And for the creatives among us, I’m hosting a fun story lib contest to celebrate my new contract (another release scheduled for June 2020). The winner will receive all of the below books, signed. You can find out more HERE.

pictures of books

For those of you who feel unseen or unvalued, I encourage you to read my post on walking in Hagar’s shoes on Stephanie Landsem’s blog. Find that HERE. And if you’ve never read any of her novels, you totally should. She’s an amazing writer!

Contact me HERE if you’d like me to come speak (or video into) to your Bible study group, book club, or at your next women’s event.

Finding Significance Through Surrender

 

Image of stairs with text pulled from the post

Sometimes our greatest assignments, the steps towards our calling, come during the most mundane activities. And I wonder if the converse might be true as well. Is it possible to miss an amazing, God orchestrated opportunity when we’re focused only on chasing after something we believe will be amazing? I suspect perhaps, because whenever we chase a thing, be that dreams or success, more than God, we’ve slipped into idolatry, and Our loving Father cannot bless that, as worship of “self” always robs, steals, and destroys.

As some of you may know, I never wanted to be a writer or speaker. It wasn’t that I was opposed to those roles; I just never considered them. I thought I was going to be a teacher. I don’t know why that career came to mind. I think I just wanted to do something and that seemed like something I could do. So I started attending college. I also began serving in my local church, mostly where I saw a need. 

When our daughter was young, we lived in Southern California, and the church we attended hosted Friday night services. Those often had the most inconsistent childcare, so, wanting to ensure options for parents who worked Sundays, Steve and I covered that time slot .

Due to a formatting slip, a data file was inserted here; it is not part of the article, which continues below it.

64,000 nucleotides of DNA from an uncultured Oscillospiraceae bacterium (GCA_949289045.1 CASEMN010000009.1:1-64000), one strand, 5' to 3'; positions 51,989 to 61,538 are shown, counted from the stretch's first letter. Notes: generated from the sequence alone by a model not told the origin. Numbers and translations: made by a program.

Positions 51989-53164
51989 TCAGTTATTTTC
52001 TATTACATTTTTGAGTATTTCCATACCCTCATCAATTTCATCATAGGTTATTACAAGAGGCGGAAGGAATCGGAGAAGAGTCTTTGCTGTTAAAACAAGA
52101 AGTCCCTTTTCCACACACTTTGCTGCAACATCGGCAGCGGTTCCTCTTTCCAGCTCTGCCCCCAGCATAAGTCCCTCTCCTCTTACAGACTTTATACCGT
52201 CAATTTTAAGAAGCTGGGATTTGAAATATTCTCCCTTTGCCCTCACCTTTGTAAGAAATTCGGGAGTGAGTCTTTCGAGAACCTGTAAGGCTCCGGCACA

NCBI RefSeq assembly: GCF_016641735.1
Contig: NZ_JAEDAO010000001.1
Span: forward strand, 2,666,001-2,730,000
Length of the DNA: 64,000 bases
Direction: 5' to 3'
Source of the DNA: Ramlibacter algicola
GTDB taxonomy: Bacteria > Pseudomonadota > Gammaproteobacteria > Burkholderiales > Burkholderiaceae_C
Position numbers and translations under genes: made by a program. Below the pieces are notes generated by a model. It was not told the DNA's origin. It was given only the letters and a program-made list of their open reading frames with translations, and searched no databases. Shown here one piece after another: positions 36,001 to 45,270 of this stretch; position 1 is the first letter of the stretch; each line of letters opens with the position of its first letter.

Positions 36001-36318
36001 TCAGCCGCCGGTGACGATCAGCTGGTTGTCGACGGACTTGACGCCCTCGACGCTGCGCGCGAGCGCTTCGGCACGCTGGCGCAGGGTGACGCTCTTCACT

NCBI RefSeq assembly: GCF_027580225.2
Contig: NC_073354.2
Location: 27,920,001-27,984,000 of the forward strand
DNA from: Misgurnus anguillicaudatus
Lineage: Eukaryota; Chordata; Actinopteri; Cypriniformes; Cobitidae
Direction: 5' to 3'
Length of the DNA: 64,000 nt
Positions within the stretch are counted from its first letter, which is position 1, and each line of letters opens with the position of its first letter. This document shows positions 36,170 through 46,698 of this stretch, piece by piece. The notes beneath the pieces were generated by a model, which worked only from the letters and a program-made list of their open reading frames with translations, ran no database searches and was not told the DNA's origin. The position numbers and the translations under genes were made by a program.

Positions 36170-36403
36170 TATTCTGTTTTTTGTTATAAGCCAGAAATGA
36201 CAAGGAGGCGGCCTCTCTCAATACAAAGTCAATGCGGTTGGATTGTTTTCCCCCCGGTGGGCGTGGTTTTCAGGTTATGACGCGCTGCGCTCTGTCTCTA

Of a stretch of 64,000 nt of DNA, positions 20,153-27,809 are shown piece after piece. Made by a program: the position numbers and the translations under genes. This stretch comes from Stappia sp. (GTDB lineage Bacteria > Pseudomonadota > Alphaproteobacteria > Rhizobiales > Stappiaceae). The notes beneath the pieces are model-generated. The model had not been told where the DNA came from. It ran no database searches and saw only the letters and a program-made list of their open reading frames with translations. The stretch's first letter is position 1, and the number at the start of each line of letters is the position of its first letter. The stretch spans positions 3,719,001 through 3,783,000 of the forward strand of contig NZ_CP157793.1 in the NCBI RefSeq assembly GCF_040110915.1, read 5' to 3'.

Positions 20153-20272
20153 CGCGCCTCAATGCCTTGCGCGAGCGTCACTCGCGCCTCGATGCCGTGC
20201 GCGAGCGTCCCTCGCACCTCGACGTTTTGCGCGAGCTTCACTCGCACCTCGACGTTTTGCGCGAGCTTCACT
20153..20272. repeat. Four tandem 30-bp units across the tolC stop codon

That was crazy hard for numerous reasons, in part because we had a large class filled with students of widely varying ages and attention spans. But, week after week, we did our best. 

I soon became involved in other ways. I wrote curriculum, sometimes that never got used, other times that was used for a season. I also wrote dramas, parent newsletters, and short story snippets, almost always with no one, besides myself and the person I served under, knowing I’d written it. But God knew. And He was working in and through me to grow me and lead me to where I am today. In fact, God used those activities and experiences to awaken my love for writing.

I’ve experienced opposite scenarios as well. I sensed God nudging me to launch Wholly Loved Ministries for at least two years before I finally responded. I felt I was too busy with my writing career and pursuing activities I found most important. I wasn’t in outright disobedience as I always attributed those heart pricks to vague stirrings, but I never hit pause long enough to truly seek God’s will in how He wanted me to spend and prioritize my time. I was too busy moving ahead. 

I became overly focused on my career and under-focused on my Savior, my power source, faithful guide, and stabilizer. As a result, my stress and anxiety levels grew, as did feelings of discouragement and disillusionment.

Eventually, out of mercy, God intervened and halted my writing for a time. Long enough for me to launch my ministry and for Him to purge and realign my heart.

Back then, it felt a bit like death, but in reality, God was restoring life to what had become diseased. 

Jesus said “Whoever can be trusted with very little can also be trusted with much, and whoever is dishonest with very little will also be dishonest with much” (Luke 16:10, NIV). Our faithfulness in the little things reveals our readiness to takepicture of a wheelbarrow with text pulled from post. on greater tasks. This means those who work behind the scenes, those who show up every Sunday, who do what needs to be done regardless of who else knows or sees, or what accolades they receive, will also be faithful in the big and glorious tasks. Perhaps because their heart won’t be in the accolades or the thank yous, but in serving and glorifying their Savior. Conversely, those who aren’t faithful in the little things—the trash emptying and toilet scrubbing, the baby rocking and phone call making, won’t be faithful in the big assignments either.